Skin & Facial Redness (Rosacea)

Skin & Facial Redness (Rosacea)

About Rosacea

Rosacea is a common condition characterized by symptoms of facial flushing and a spectrum of other signs, including redness, coarseness of skin, papules and pimples an eruption resembling acne. It affects approximately 1 in 20 people.

Occurrence

  • Patients are likely to have a background of facial flushing, often dating to childhood or the early teens. It is commonly present in fair-skinned individuals.
  • Usually it only affects the face and eyes, especially around the nose, cheeks and chin and in between the brow.

Signs and symptoms

Easy blushing and flushing of the facial skin is the most common sign. Though different types of Rasocea will show different symptoms

Type Symptoms
Pre Rosacea

Frequent episodes of blushing and flushing of the face (especially centre) and neck.

A higher tendency to flush than general people.

Vascular Rosacea

Swelling of blood vessels under the facial skin, leading to swollen, warm skin (common in women) especially on nose and cheeks.

Also accompanied by oily skin and dandruff.

Inflammatory Rosacea

Formation of pimples and small, red bumps or pustules may appear and persist, spreading across your nose, cheeks, forehead and chin (No blackheads and whiteheads).

Enlarged and broken blood vessels (telengiectasia or spider veins) also appear on the face.

Rhinophyoma

Enlarged oil glands in the nose and cheeks that cause an enlarged, bulbous red nose called as Rhinophyma.

 

Approximately 50 percent of those affected by Rosacea will also have eye issues like

  • Redness
  • Burning
  • Gritty feeling in the eye
  • Inflamed eyelids
  • Sensation of a foreign object in the eye

Causes

The exact cause of Rosacea is still unknown. But a number of factors can aggravate Rosacea or make it worse by increasing blood flow to the surface of your skin. These are the triggers. Some of them include

  • Spicy foods
  • Alcohol (especially red wine)
  • Extreme temperatures
  • Sunlight
  • Stress, anger or embarrassment
  • Strenuous exercise
  • Hot baths, saunas
  • Corticosteroids
  • Some blood pressure medications

Diagnosis

There's no specific test for Rosacea; it is usually diagnosed with a complete medical history and physical examination by a dermatologist.

Common Triggers

Some triggers identified in this condition are

  • Alcohol
  • Fragrances
  • Menthol
  • Peppermint
  • Eucalyptus / clove oil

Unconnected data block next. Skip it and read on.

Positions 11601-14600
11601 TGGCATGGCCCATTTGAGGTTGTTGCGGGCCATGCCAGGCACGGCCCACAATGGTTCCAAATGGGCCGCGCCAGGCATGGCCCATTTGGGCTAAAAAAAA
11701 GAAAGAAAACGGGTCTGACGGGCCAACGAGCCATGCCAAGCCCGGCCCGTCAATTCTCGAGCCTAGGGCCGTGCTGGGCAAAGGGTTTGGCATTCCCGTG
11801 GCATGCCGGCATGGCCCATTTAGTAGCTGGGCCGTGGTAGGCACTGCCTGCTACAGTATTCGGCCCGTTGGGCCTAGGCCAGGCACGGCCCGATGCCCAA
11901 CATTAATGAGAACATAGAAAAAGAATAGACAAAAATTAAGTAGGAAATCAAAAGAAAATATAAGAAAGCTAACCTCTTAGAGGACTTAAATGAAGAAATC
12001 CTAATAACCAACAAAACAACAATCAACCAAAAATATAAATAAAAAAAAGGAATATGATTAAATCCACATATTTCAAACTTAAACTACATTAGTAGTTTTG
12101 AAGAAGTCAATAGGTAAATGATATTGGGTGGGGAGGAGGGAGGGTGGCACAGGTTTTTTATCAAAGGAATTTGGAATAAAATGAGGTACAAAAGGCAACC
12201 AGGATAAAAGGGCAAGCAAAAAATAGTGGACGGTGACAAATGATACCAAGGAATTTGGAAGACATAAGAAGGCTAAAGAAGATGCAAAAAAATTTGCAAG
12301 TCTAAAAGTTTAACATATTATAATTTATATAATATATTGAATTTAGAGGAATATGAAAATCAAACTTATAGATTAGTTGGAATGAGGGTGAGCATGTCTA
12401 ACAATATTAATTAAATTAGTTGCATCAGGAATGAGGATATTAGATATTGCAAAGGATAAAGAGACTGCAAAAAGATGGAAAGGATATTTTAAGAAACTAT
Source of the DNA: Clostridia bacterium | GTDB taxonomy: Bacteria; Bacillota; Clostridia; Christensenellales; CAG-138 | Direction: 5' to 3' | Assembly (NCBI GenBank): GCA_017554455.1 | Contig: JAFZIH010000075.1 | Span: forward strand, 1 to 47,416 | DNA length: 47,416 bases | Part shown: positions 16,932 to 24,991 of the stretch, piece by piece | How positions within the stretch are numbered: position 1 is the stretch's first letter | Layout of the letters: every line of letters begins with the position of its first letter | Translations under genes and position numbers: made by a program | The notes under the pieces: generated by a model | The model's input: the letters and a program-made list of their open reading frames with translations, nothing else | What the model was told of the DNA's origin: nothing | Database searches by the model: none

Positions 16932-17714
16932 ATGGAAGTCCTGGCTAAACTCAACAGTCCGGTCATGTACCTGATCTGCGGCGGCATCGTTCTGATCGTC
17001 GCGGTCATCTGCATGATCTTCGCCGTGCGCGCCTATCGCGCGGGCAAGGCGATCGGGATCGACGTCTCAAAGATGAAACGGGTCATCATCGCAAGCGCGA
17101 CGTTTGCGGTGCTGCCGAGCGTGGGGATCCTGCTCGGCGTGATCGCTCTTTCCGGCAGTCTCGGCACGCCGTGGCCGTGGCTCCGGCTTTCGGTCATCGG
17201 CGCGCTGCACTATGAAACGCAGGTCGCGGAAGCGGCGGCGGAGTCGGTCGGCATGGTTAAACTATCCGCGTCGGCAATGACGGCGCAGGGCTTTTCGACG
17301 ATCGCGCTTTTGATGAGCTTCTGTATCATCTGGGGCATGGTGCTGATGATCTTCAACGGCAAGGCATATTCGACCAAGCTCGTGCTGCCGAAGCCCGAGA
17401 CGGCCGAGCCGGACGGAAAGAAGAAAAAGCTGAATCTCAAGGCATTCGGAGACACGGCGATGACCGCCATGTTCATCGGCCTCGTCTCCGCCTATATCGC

• Salicylic acid
  • Astringents
  • Exfoliating agents

Treatment

Rosacea cannot be cured completely, but one must use regular medications prescribed and keep a skincare routine to prevent flares.

  • Avoid triggers – The first step is to avoid any triggers that may exacerbate the condition. Keeping a record of the triggers will allow you to identify and avoid them in future.
  • Use sunscreen – Regular use of non-irritating sunscreens is important. They should preferably be paraben free and non-comedogenic. Physical sunscreens with titanium dioxide or zinc oxide irritate the skin less than chemical ones. Sunscreens should also protect against UVA and UVB rays and have a sun-protecting factor (SPF) of 30 or higher. Frequent reapplications may prevent flares.
  • Reduce touch – Avoid irritating your facial skin by rubbing or touching it too much.
  • Avoid skin irritants – Wash problem areas with a gentle cleanser and avoid facial products that contain alcohol or other skin irritants.
  • Topical Medications – A combination of topical medication (lotion, cream or gel) and oral medication (pill, capsule or tablet) can treat Rosacea. Antibiotics such as metronidazole gel or cream may be applied. Topical tetracycline group of medications may also be used which help reduce inflammation and redness. Some topical applications can cause skin irritation, redness, dry skin, and stinging or burning of the skin and should therefore be used under supervision of a dermatologist.
  • Oral medications – Oral antibiotics have also been used in the treatment of Rosacea. Generally, they are used for inflammatory lesions i.e. papules and pustules, rather than for background redness or capillaries. Tetracycline's group of antibiotics have been used in Rosacea. All antibiotics require a prescription from a doctor.
  • Oral retinoids – These are used for severe cases of inflammatory Rosacea if other treatment options fail to improve symptoms. They inhibit the production of oil by the sebaceous glands. People who take it need close monitoring by a dermatologist because of the possibility of serious side effects, including depression and suicidal thoughts, bone or joint pain, and skin infection or rash. Also, this drug causes birth defects if taken during pregnancy.
  • Mineral make-up – Mineral make-up such as Glo-minerals, Jane -Iredale is less likely to enter and congest the skin and exacerbate rosacea. They may also contain some calming ingredients like green tea extracts.
  • No topical steroids – These are not useful in the long-term as, though they decrease inflammation initially, they tend to worsen redness and capillary formation over time.
  • Other Treatments